Kraftwerk: Autobahn

Once described as 'spineless' and 'emotionless', this almost entirely instrumental 1974 album from the German electronica pioneers is now heralded as a classic, and one whose influence can be heard on music stretching from David Bowie to Daft Punk

Kraftwerk's fourth album, Autobahn, was released at the end of 1974. By March the following year it had reached a surprising No 5 in the US Billboard 200, and had climbed to No 4 in the UK album charts by May. An edit of the title track even found its way into the UK single charts. But its success was more than just commercial, leading the group – whose use of electronics and technology split opinion – to be more widely accepted in the years that followed. That said, no-one could have guessed how influential and culturally important Autobahn would eventually become.


Press shot of the group issued by EMI in 1978

Culture Clash
Winding back, 1968 was the year when the counterculture clashed with the establishment across Western Europe in a series of riots, the most famous taking place in Paris in May. But it was in Germany that this dissatisfaction with the old guard was perhaps at its most deep-seated. Young people rebelled against what they saw as repressive and patriarchal societal structures, where a number of one-time Nazis still held prominent positions.


Label for Side 1 of the original German LP on Philips

Music was an important part of this cultural movement and came from those tired of a German scene that offered the banal homegrown pop music of schlager, or copycat rock groups in thrall to British and American bands. A new era of German musicians produced some of the most inspired, imaginative and uncompromising music of the 1970s in a scene dubbed, rather contentiously, 'Krautrock' (although the term was first coined by a company that distributed German albums in the UK). Groups included Can, Faust, Amon Düül II, Cluster and Neu!. They were all different from each other, and most had little contact with their peers, but they had a common aim: to create a new German musical identity.


Trade ad that appeared in the US in 1974 trumpets the arrival of the Autobahn LP and single

Student Union
In 1968, keyboard player Ralf Hütter met Florian Schneider, who played flute, keyboards and violin, at the Robert Schumann University Of Music And Media in Düsseldorf. As Hütter later said, 'We needed something positive and youthful that freed us from the stench of the past'. The two students first played together in the improvisational rock group Organisation, who made one album, 1970's Tone Float, and then as Kraftwerk, which translates to English as 'power station'.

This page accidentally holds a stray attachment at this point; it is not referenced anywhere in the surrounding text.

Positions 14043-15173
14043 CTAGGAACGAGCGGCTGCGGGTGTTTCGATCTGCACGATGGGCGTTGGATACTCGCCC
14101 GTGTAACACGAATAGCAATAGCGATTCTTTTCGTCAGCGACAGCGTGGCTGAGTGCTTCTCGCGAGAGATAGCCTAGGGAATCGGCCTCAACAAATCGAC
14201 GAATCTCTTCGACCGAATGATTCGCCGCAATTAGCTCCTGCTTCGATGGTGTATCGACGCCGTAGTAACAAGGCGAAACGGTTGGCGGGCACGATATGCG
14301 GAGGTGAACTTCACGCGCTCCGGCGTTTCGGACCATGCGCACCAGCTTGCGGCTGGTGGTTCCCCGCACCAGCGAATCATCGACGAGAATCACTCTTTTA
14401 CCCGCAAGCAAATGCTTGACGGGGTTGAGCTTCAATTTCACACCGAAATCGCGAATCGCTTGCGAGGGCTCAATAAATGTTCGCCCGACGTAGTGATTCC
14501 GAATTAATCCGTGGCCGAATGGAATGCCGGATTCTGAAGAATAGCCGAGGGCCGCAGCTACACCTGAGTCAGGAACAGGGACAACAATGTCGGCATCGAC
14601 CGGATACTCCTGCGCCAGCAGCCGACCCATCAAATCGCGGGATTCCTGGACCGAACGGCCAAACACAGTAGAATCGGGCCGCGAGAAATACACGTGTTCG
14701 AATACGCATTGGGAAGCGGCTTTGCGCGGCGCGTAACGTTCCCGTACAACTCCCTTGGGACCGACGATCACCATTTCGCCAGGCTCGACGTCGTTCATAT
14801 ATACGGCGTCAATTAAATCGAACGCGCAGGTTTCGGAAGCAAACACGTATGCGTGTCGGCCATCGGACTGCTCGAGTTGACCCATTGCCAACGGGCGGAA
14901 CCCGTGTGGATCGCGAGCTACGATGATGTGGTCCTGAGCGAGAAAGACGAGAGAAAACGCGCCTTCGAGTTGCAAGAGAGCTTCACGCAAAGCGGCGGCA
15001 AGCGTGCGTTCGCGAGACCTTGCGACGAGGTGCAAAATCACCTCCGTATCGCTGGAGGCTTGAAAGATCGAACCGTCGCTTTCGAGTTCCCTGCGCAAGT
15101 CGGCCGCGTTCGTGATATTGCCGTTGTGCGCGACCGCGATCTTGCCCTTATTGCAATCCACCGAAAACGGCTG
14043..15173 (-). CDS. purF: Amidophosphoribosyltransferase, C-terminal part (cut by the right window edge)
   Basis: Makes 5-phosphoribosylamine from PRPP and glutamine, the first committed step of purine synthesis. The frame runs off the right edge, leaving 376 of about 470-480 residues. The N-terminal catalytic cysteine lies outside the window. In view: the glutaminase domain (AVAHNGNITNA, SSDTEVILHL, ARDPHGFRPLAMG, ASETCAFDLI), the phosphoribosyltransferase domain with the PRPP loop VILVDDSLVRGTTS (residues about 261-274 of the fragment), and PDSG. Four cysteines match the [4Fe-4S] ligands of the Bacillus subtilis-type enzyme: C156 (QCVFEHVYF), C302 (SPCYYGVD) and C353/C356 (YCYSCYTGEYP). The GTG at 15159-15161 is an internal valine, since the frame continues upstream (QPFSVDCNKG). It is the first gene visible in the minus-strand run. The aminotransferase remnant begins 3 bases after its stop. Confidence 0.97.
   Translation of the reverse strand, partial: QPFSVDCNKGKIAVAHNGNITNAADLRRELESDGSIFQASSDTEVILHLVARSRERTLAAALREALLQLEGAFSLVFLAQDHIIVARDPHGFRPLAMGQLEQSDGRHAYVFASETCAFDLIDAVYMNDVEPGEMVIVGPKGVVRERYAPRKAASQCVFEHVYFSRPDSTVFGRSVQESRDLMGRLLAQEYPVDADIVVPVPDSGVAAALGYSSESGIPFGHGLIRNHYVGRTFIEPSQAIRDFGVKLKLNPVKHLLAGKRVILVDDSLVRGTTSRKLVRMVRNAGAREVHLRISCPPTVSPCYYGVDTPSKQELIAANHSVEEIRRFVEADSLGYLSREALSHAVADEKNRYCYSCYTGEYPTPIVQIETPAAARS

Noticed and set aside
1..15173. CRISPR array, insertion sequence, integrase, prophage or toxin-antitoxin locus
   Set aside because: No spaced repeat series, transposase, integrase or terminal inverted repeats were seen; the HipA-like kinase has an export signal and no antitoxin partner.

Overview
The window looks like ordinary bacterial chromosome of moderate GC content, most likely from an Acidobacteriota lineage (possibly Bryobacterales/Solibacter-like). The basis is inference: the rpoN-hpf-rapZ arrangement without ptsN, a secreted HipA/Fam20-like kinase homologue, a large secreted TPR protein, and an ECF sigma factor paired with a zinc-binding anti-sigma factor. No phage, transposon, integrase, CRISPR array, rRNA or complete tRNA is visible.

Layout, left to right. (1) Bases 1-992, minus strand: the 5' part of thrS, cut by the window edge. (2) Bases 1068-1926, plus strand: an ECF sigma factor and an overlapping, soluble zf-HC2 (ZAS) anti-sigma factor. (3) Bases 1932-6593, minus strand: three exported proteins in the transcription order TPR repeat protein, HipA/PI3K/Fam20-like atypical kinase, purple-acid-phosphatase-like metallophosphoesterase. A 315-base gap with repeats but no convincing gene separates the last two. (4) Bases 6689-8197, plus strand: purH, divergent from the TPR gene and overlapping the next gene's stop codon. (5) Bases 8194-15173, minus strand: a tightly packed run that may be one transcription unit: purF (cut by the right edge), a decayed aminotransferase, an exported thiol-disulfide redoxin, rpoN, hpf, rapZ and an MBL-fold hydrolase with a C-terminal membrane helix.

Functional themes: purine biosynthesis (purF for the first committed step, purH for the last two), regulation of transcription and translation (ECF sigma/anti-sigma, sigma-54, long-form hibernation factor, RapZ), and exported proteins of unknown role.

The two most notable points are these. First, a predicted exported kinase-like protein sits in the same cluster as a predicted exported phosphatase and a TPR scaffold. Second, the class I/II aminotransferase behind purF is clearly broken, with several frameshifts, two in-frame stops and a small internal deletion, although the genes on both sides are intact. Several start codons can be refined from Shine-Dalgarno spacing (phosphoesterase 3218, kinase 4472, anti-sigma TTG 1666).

Their first two LPs, Kraftwerk 1 (1970) and Kraftwerk 2 (1972), featured a mixture of expressionistic abstract soundscapes and repetitive instrumentals, with drum machine rhythms used on the lengthy 'Kling Klang' on Kraftwerk 2. On 1973's Ralf Und Florian, Kraftwerk expanded their compositions with flute, keyboards, violin, drum machines, bass and guitar often fed through delays and other devices.


The band in 1977 (l-r) Wolfgang Flür, Florian Schneider, Ralf Hütter, and Karl Bartos

When he joined after Ralf Und Florian, drummer Wolfgang Flür noted that Hütter and Schneider used treated Hammond and Farfisa organs and Autobahn was their first synthesiser-based album. Flür initially played on a traditional drum kit, but now he was on electric drums and percussion. Autobahn also featured a new guitarist and violinist, Klaus Röder.

Kraftwerk's first three albums were interesting enough, but the group have never released them since on CD. On Autobahn they really got into their stride, producing an integrated conceptual and neo-pop art mix of music, artwork and group image. With this they set about reclaiming and reaffirming post-war German culture both from the previous generation and from English and American rockers.


One of the projections from the band's 2022 '3D' tour

Men In Suits
Emil Schult, who was a musician/artist and friend of the group, had a significant input into the way Kraftwerk presented themselves, and by the time they appeared onstage in 1975, after Autobahn's release, the besuited, well-groomed group looked more like trendy pharmaceutical company executives than stoned rock musicians. As Wolfgang Flür would later recall, 'We knew our appearance was ironic, flirtatious and provocative'.